Flight School Day 34

I’m two weeks behind now.

On September 19, 2008 I flew to McMinnville, Tennessee for my check-ride with Bill Barton.  Aaron came along for some last minute preparation and so if I failed something simple he would be able to train me on it some more and I would be able to retake the test.  Apparently a student pilot recently forgot to set his directional gyroscope for the cross-country portion of the check-ride and they ended up so far off course he was lost and unable to complete the cross-country portion without help.

I didn’t think to bring my checkbook to pay the examiner but just before we left Aaron reminded me and I went to the nearest bank ATM to withdraw the $350 fee.  The flight to McMinnville was nice but it became apparent that desire for nice calm winds was not going to happen.  The wind was almost perpendicular to the runway when we landed.

Then I met Bill Barton and we did the oral portion of the test.  He asked a bunch of questions about flying and flight preparation.  I did pretty well but I did learn a few things I was unaware of in the process like how to find the frequency for the Flight Service Station and what frequency to use to contact them if they talk back on a different frequency than the one you contact them on.

For the flying portion of the exam I prepared a really long cross-country flight.  That we were supposed to start out on after takeoff.  In Madison County we have runways 18 and 36 which align nicely with North and South.  McMinnville has 5 and 23 which run North East and South West.  I thought I was taking off North East when I was actually going South West… a mistake I’ve never made before so what better time to make it than on the check-ride.  Because of this I turned opposite of the way I needed to go before I checked my heading and realized the mistake I made.  I didn’t realize this but Aaron was getting very worried until I turned some more to get on course.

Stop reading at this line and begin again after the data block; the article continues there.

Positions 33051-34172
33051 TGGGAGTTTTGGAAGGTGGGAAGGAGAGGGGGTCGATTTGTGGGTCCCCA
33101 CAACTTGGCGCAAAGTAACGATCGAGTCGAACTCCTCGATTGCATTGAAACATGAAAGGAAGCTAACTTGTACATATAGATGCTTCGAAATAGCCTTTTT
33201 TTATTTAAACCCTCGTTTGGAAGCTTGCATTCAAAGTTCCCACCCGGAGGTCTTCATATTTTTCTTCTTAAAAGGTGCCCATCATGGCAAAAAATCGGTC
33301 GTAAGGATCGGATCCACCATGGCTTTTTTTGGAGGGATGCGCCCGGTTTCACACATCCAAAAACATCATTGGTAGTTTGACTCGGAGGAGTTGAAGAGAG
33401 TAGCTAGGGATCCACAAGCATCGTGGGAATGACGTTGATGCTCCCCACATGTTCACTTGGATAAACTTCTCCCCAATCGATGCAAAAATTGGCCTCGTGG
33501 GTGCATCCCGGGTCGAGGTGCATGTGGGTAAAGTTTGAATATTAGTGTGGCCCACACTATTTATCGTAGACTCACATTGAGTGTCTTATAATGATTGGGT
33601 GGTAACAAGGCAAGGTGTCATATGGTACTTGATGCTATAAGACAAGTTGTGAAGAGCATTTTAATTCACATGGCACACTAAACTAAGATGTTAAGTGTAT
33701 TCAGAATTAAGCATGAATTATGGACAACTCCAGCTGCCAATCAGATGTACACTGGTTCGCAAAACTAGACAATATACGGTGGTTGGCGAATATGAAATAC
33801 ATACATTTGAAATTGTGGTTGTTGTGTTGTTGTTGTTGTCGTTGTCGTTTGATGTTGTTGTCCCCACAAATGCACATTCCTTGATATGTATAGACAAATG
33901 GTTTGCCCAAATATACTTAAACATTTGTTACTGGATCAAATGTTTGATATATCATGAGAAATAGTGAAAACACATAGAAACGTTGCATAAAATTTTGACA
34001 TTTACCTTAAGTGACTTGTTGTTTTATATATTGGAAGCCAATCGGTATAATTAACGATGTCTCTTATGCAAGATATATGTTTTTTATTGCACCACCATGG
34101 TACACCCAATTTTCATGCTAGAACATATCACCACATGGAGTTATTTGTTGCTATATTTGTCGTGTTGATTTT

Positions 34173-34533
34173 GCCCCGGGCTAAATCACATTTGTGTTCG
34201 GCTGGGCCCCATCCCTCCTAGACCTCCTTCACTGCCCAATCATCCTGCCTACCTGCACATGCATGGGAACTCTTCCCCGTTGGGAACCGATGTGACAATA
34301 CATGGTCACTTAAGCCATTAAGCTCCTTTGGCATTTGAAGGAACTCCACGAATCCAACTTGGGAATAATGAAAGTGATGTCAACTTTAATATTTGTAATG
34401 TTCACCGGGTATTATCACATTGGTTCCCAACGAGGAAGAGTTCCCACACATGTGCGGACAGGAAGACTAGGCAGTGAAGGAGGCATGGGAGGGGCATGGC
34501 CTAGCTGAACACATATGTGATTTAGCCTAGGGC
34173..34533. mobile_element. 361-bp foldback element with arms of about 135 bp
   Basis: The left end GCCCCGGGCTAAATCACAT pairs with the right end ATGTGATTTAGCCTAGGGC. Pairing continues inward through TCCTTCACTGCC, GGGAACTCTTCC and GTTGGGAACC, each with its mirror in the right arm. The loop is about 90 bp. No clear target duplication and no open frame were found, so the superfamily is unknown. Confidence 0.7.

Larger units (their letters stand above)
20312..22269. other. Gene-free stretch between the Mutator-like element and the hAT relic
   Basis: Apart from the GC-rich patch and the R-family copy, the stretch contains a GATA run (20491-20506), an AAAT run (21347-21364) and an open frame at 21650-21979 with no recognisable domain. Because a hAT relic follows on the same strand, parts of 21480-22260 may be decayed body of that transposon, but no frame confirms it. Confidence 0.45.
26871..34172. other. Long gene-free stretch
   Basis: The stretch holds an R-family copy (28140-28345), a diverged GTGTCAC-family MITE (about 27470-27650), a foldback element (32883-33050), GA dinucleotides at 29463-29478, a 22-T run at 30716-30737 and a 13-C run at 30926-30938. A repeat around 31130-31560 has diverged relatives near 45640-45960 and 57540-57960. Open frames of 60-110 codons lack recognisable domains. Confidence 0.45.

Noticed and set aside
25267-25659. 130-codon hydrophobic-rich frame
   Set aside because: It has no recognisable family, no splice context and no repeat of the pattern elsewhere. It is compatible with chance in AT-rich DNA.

Mr. Barton had me indicate when I could see the first checkpoint which was Woodbury.  He also had me point out specific mountains and terrain on the map.  When I pointed out Woodbury he said to pretend we had to make a diversion due to bad weather to Smithville and take us there.  The trick to this was figuring out the course to fly without a precise calculation and by reference to terrain on the map.  I got us there without any problem.  When we arrived the weather report said we again had almost complete crosswind.

I flew downwind and started turning base when I realized my downwind was too close to the runway for me to make the turn all the way to final without some insane banking.  I was also way too high.  So about when I turned final I did a “go-around”.  This time I was farther from the runway when paralleling it on downwind.  Still, when I turned final I noticed I was way too high and performed a slip to lose altitude.  Mr. Barton said, “Good! I was going to ask you to demonstrate a slip anyway.”  That landing turned out well.  This airfield didn’t have much in the way of taxiways so we used the runway to taxi.  We also decided that above the ground I must have a tailwind on final that gets dissipated by the surrounding trees and terrain and doesn’t register on the windsock.  So we tried a flight around the pattern in the other direction and everything turned out better.

He then had me perform stalls with the power off.  And 360 degree steep turns to the left and right.  On one of my turns I was watching for a road and stopped on a different one and only did a 270, so I tried again :-)  He seemed pleased.  Then we did some unusual attitude recovery while I was wearing my “foggles” to prevent me from seeing outside.  They weren’t as wild as some Aaron had given me and I recovered from them.  The air was pretty bumpy during the entire flight and as a result there was a pretty good jolt while I had my eyes closed waiting for him to get the airplane in an unusual attitude… I suspected it was him trying to make things difficult, but he said it was just a gust.

We then flew back to McMinnville and he had me do a short field landing on the thousand foot line which I did.  We then taxied back to the FBO and he said I passed the checkride and am a private pilot.

After I payed him the $350 he took us out to eat.

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